to Washington. He then told me that he had paroled nearly 700 at New Iberia and Franklin, and had received but thirty-five arms turned over. I embodied this information, as I considered it reliable, in my telegram to You of June 26 relating to a disturbance at Franklin, a copy of which is inclosed. * These I believe are all the facts I have in the case.
I am, sir, with great respect, Your obedient servant,
R. A. CAMERON,
Brigadier-General of Volunteers, Commanding District.
HEADQUARTERS DISTRICT OF TEXAS,
Galveston, Tex., June 28, 1865.
Colonel JOHN H. KELLY,
114th Ohio Volunteers, Commanding Post at Millican:
COLONEL: In reply to Your communication of the 26th instant, I am instructed by the major-general commanding to state: The oath of amnesty set forth in the President's proclamation of May 29, 1865, will be administered to all white persons who may apply to take it. Your provost-marshal will administer the oath, which will be signed in duplicate, one copy for the person subscribing to it and one to be retained by the provost-marshal. All retained copies will be forwarded to the provost-marshal-general at these headquarters on the 1st and 15th of each month. The taking of the oath is the legal manifestation that the person, if requiring clemency and not excepted from the benefits of the amnesty proclamation, accepts the pardon tendered by the President. If the person is excepted from its benefits it is the manifestation of a desire to secure a pardon, and properly should be followed by an application to the Executive for special favor. The military authority cannot decide who are and who are not excepted from the clemency granted in the proclamation; neither can it grant certificates of amnesty. The civil courts of future orders from the President will establish the rights of citizens under the proclamation. A copy of General Orders, Numbers 61, + headquarters Military Division of West Mississippi, current series, is inclosed for Your instruction. It is unnecessary to add to its terms regarding paroles more than this: The improper disbandment of the so-called Confederate forces has rendered the paroling of officers and men by organizations impracticable. Consequently individual paroles of officers and men will be received. They will be expected when reporting for parole to give up all public property in their possession-colors, records, arms, animals, transportation, &c. Their attention will be called to General Orders, Numbers 4, from these headquarters. Your provost-marshal is hereby authorized to grant paroles to all persons recently in the military service of the so-called Confederate Government. The provost-marshal-general will furnish all necessary blanks and forms. Civil officers will be paroled at present only at Houston and Galveston. Only those holding commissions or appointments direct from the Confederate States or State government will be required at present to take the parole.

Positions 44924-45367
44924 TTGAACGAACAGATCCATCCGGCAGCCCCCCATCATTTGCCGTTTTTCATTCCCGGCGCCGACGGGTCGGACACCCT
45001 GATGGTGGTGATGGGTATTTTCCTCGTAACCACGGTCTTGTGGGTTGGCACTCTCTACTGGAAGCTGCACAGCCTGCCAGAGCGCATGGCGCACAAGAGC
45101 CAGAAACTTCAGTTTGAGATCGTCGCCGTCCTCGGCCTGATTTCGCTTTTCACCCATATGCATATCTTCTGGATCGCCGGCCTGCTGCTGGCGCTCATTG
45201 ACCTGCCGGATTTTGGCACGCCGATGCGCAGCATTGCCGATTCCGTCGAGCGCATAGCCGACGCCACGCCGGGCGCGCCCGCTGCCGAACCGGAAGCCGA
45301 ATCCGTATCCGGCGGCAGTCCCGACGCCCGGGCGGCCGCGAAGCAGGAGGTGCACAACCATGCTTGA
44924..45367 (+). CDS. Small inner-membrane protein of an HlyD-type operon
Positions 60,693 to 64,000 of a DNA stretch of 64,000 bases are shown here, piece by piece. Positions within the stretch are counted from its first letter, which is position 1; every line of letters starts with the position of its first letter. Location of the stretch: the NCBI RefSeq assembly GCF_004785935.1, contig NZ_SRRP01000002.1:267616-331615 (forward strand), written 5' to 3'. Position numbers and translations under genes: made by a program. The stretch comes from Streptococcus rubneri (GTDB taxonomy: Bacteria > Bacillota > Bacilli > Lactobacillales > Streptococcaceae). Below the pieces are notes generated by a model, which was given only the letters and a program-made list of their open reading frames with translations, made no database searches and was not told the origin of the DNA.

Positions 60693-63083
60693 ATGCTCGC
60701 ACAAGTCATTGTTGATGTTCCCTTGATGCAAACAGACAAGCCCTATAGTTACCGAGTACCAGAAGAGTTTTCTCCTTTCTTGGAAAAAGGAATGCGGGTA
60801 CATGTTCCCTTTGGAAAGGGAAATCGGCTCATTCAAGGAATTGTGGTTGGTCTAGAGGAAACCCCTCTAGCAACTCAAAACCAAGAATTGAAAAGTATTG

In regard to the treatment of the freed people, the instructions are necessarily of a general character. Your sound judgment will be often called into action. Until the arrival of officers of the Freedmen's Bureau, which will not be long delayed, the military authorities are charged to see, as far as military necessities may permit, that the col-
* See p. 996.
+ See May 26, p. 604.